Monday, October 2, 2006
On the celebrity ladder, some rungs are higher than others.
These heights range from the latest team of frat buddies kicked off "The Amazing Race" all the way up to mega-stars such as Tom Cruise, whose every minute action becomes front-page news.
No one seems to be more comfortable climbing up and down this ladder than Kathy Griffin.
The "actress" doesn't just base her comedic persona on observing pop-culture society - she actively dives face-first into it, as witnessed by her Bravo series "Kathy Griffin: My Life On The D-List."
The Emmy-nominated performer has found a niche - whether it is through sitcoms, reality TV, movies or stand-up comedy - from which to embrace and criticize celebrity.
The Journal-World caught up with the Chicago native prior to her first trip to Lawrence for a Homecoming Week show at the Lied Center.
What has been the most quintessential Kathy Griffin moment captured on TV?
I would like to think it was when I went to Iraq and performed for the troops. But it's not like that's something I do every day. But if you want to talk quintessential, it's me getting Botox or me offending someone in the audience. There is a lot of that. There is lot of people going, "Hrrrumph" and leaving. I like that word "Hrrrumph."
Q: Can you reveal the biggest drawback of doing a reality show?
A: There is nothing but drawbacks. Now when I watch the shows I really enjoy it because I'm removed from it. One of the biggest drawbacks is you're always wearing a mic pack. Every time you want to pee, you have to take off the mic pack from your pants. What I do is clip it on my bra, knowing that the soundman is listening to me pee. I'm used to that, but when other people appear on my shows, that's always a tough nut for them to swallow.
- Tuesday, October 3, 2006, 7:30 p.m.
- Lied Center, 1600 Stewart Drive, KU campus, Lawrence
- All ages / $3 - $12
Q: What is your favorite reality TV show right now?
A: Do you have all day? I still love "America's Next Top Model" because I plan to someday realize my dream to become a high-fashion runway model. Every time I watch that show, I feel one step closer. As soon as they start taking 45-year-old, 5-foot-3 supermodels, then my time will have come. I love "Flavor of Love." I think it's funny anyone is fighting over Flavor Flav, much less 12 women. I'm really bummed I haven't seen "Survivor" because I've been on the road so much - the "multiculti," multiracial, are-they-going-to-say-the-N-word "Survivor."
Q: Your persona leans heavily on making biting observations about celebrities. Some might even call you mean at times. Do you draw a line between being mean and cruel?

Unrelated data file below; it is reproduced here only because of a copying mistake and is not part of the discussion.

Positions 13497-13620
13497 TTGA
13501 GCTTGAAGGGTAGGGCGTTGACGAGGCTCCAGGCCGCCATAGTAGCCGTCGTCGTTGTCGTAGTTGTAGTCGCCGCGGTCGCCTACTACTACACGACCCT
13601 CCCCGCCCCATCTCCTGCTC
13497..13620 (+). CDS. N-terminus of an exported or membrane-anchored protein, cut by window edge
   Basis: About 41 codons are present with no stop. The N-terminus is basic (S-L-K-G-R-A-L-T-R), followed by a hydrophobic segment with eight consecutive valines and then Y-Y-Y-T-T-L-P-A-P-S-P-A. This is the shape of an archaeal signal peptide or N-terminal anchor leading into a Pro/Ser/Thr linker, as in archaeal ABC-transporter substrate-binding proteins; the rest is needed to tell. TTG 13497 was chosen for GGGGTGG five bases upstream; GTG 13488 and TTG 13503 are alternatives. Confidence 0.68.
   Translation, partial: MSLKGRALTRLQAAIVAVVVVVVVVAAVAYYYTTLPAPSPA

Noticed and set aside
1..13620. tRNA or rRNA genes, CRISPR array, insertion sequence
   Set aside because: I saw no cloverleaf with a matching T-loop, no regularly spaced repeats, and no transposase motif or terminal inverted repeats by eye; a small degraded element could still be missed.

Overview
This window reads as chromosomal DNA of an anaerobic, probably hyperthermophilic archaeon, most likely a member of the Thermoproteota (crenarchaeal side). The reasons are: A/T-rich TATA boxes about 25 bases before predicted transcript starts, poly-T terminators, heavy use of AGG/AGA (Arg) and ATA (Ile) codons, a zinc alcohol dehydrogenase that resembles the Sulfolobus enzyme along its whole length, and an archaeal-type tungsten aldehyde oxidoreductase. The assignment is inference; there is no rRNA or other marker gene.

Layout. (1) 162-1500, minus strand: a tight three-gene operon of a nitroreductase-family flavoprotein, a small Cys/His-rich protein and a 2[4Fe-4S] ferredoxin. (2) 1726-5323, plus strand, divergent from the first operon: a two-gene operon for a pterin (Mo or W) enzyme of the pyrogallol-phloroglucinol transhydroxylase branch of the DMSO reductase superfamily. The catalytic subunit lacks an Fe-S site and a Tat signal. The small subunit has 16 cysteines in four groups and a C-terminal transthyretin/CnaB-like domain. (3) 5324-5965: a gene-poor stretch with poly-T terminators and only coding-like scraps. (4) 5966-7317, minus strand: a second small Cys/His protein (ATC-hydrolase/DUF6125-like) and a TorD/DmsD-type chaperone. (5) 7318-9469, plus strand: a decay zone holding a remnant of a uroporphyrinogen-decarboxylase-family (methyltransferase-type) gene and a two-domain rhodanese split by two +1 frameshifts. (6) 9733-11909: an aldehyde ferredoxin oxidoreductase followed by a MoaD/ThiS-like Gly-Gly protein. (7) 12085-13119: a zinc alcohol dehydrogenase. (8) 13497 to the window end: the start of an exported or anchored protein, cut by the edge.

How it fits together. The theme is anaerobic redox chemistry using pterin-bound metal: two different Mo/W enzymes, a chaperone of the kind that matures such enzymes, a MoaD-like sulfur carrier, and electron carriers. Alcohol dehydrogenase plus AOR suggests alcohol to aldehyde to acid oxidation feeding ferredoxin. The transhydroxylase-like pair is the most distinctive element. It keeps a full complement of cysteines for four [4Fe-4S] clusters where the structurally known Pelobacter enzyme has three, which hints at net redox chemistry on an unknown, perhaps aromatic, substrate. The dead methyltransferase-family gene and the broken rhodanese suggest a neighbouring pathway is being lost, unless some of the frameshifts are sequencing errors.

A: I would say I'm not even mean. I really comment on people's behavior. In other words, I don't say, "Star Jones is fat and ugly. Good night, everybody." I say, "Here was my experience with Star Jones. This is why I think she's a pain in the (butt)." I love to make fun of Clay Aiken. But it's, "Here's my experience with him." Yeah, I make fun of Tom Cruise. Is that cruel? No. He's acting like a complete buffoon.
Q: Is everyone fair game at all times? For instance, is Anna Nicole Smith currently off-limits?
A: Anna Nicole Smith is not off-limits because I'm censoring myself, but because there's truly nothing to make fun of right now. Honestly, until her tragedy, I absolutely would make fun of her in my act because her behavior is so bizarre and funny to me.
Q: We know you can dish it out. But are you as good at taking criticism?
A: No. I have no defense for that. I am completely inconsistent. I have days when I can read anything about myself and think it's funny. Then I'll have days when it can absolutely ruin my day for no rhyme or reason. It's the Internet that takes you down. It's not articles. It's the blogs and message boards. You think I'm cruel; that's pure, unadulterated vitriol. One day I'll think it's a riot, and the next day I'll burst into tears.
Q: What are some topics covered in your current live show?
A: I'm very fascinated by Paula Abdul. I'm very interested in Oprah's and Gayle's big adventure. I'm very interested in knowing who the real parents of Suri Cruise are. I will search for them in the way that O.J. searched for Nicole's killer.
Q: Have you performed in Kansas before?
A: I've never even been in Kansas. So I'm very excited to rock Lawrence, Kansas. I'm from Chicago, so I'm a Midwesterner. I have what we call the Midwestern common sense, which I actually think is intrinsic to my act and my point of view. It's like I've gone to Hollywood but I'm still the Illinoisan inside going, "You got to be kidding me with this stuff!"
Kathy Griffin on Tom Cruise being a new source of celebrity comedy
Q: Between "The Simpsons," "Seinfeld," "X-Files" and "Pulp Fiction," you've been involved with some of the pop-culture touchstones of the era. Are there any others you really wish you had taken part in?
A: If I had time I would love to be a celebrity judge on "Project Runway." Whenever I participate in that stuff, I always get a great story out of it. ... I guess I'd like to spend some time in the hatch on "Lost." They have a lot of food down there. I would like to go down to the hatch and make a nice meal for myself and maybe do the computer thing once or twice. And I'd like to get an operation over at (the "Grey's Anatomy") hospital.
Q: Who is the easier target this year: Tom Cruise or Mel Gibson?
A: Tom Cruise has more material because you get to make fun of Scientology, the ridiculousness of the name Suri, the mysterious marriage. Mel Gibson makes me a little more angry because he's super right wing and he appears to be homophobic and ignorant. ... But I feel like some switch has been turned on in Tom Cruise. I definitely attribute Scientology to flipping that switch in a big way. I think he could possibly be our new Mariah Carey - and by that I mean the kind of crazy that keeps on giving.